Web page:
Minister Paskal Milo said in Warsaw on 11 February that
there is no "greater Albanian" political program that
aims at uniting all Balkan territories where Albanians
form a large part of the population. He added that the
concept of a greater Albania "comes from Serb propaganda
and is not our political idea." Observers note that many
Albanian nationalists have espoused a greater Albanian
political program since the mid-19th century. A greater
Albanian state existed briefly under Italian occupation
during World War II. Establishing a greater Albania is
not a primary goal of any mainstream party in Kosova,
Macedonia or Albania. PM

MACEDONIA SAYS CHINA WILL NOT BLOCK UN MANDATE.
Macedonian Information Minister Rexhep Zlatku said in
Taipei on 12 February that his country's decision to
recognize Taiwan "was the result of a long period of
study" (see "RFE/RL Balkan Report, 3 February 1999). He
added that China will not demean itself by blocking the
renewal of the mandate of UN peacekeepers in Macedonia
because "China is big and we are small" (see "RFE/RL
Newsline," 4 February 1999). Zlatku heads a large
Macedonian delegation visiting Taiwan. PM

ALBANIAN PARLIAMENT APPROVES LAW ON STATE SECRETS.
Legislators on 11 February passed a law classifying
various state documents as secret. The act is based on
U.S. legislation. The final version does not include a
paragraph from an earlier draft banning the press from
publishing secret documents. In deleting that paragraph,
legislators argued that it is the sole responsibility of
state officials to ensure state secrets are not leaked,
"Shekulli" reported. The penal code of 1995 includes two
paragraphs specifying penalties for breach of state
secrets but does not specify what a state secret is. FS

ALBANIAN PRIME MINISTER DENIES KNOWLEDGE OF PHONE
TAPPING. Pandeli Majko said on 11 February in Tirana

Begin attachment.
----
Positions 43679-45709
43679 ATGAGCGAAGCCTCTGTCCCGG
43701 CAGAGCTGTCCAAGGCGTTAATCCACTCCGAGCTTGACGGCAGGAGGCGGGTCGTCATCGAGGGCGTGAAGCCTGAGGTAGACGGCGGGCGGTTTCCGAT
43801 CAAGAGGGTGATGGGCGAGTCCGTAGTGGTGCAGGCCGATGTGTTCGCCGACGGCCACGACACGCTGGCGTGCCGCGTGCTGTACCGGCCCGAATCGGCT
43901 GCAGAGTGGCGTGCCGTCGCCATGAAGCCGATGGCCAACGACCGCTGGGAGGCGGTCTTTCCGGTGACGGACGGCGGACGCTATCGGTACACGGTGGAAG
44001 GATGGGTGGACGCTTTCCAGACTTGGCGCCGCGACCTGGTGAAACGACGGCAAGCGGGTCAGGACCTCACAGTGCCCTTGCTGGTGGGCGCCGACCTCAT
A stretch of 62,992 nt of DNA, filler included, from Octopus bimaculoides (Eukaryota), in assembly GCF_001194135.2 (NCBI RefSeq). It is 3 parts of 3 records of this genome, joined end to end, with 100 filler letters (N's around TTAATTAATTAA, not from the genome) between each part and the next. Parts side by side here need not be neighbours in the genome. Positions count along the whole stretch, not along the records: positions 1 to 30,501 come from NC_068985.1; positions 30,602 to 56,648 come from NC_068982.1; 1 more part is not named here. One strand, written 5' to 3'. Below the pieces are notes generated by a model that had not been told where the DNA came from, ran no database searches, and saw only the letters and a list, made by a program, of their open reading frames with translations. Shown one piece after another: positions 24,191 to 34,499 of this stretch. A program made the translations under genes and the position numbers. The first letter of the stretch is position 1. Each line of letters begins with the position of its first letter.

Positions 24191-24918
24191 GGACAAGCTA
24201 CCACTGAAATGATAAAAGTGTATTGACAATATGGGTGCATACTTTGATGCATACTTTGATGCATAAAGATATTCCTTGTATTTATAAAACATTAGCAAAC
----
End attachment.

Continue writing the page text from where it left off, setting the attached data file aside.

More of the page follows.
that he knows nothing about the tapping of Democratic
Party leader Sali Berisha's telephone (see "RFE/RL
Newsline," 11 February 1999). Majko stressed that under
the new constitution, the Prosecutor-General's Office,
which has bugged Berisha's phone, is no longer
subordinated to him. He has nonetheless asked Justice
Minister Thimio Kondi to explain to him the procedure
that led to a court decision to tap Berisha's telephone.
Kondi told "Shekulli" that the tapping is legal and
denied that the authorities have political motives for
taking that action. Kondi said that unnamed judges have
violated the new law on state secrets by leaking the
story about the tapping to the press. Democratic Party
Secretary Fatos Beja responded that the parliament
adopted the law on state secrets only after the story
about the tapping broke. FS

EXTREMIST ROMANIAN SENATOR TO LOSE PARLIAMENTARY
IMMUNITY? The Senate's Judicial Commission on 11
February voted to allow the lifting of parliamentary
immunity by a simple majority of Senate members instead
of the two-thirds majority required until now, RFE/RL's
Bucharest bureau reported. The opposition boycotted the
meeting. The Senate must now approve the change, which
is aimed mainly at lifting the immunity of Greater
Romania Party leader Corneliu Vadim Tudor. On 10
February, the Chamber of Deputies' Judiciary Commission
adopted a similar decision, paving the way for lifting
the immunity of Gabriel Bivolaru, a deputy of the Party
of Social Democracy in Romania who is accused of forgery
and fraud. MS

MOLDOVAN PARLIAMENTARY CHAIRMAN SAYS MOSCOW VISIT
'PRODUCTIVE.' Dumitru Diacov, returning from Moscow on
11 February, told journalists that an agreement has been
reached whereby Moldova will deliver goods worth $70
million in partial payment of its debt to Gazprom,
RFE/RL's Chisinau bureau reported. Agreement has also
been reached on convening a meeting in Odessa in April
or May to discuss the Transdniester conflict.
Representatives of Chisinau, Tiraspol, the Russian State
Duma, the Ukrainian parliament, and the OSCE will attend
the meeting. Diacov said his hosts assured him that a
new version of the Russian-Moldovan basic treaty is
currently being drafted to replace the 1990 treaty,
which President Boris Yeltsin withdrew from the Duma. He
added that the new version will be ready for signing in
1999, RFE/RL's Chisinau bureau reported. But he added
that meetings with members of Duma committees were
"tense" and revealed support for "Transdniester
separatism." MS

FURTHER PROGRESS IN NEGOTIATIONS ON NEW MOLDOVAN
CABINET. Following the latest round of negotiations
between the ruling Alliance for Democracy and Reforms
leaders and Premier-designate Serafim Urecheanu, Diacov
told journalists that another "step forward" has been
taken and that the names of the new ministers will be
made public within the next few days. He said some
differences of opinion still exist, which, he added, is
"normal when negotiations are on-going." Diacov also
said that Urecheanu is no longer considering the
participation of the Party of Moldovan Communists in the
new cabinet, but he noted that the participation of
extra-parliamentary formations in the government is
possible, "provided the legislature agrees to it,"
RFE/RL's Chisinau bureau reported. MS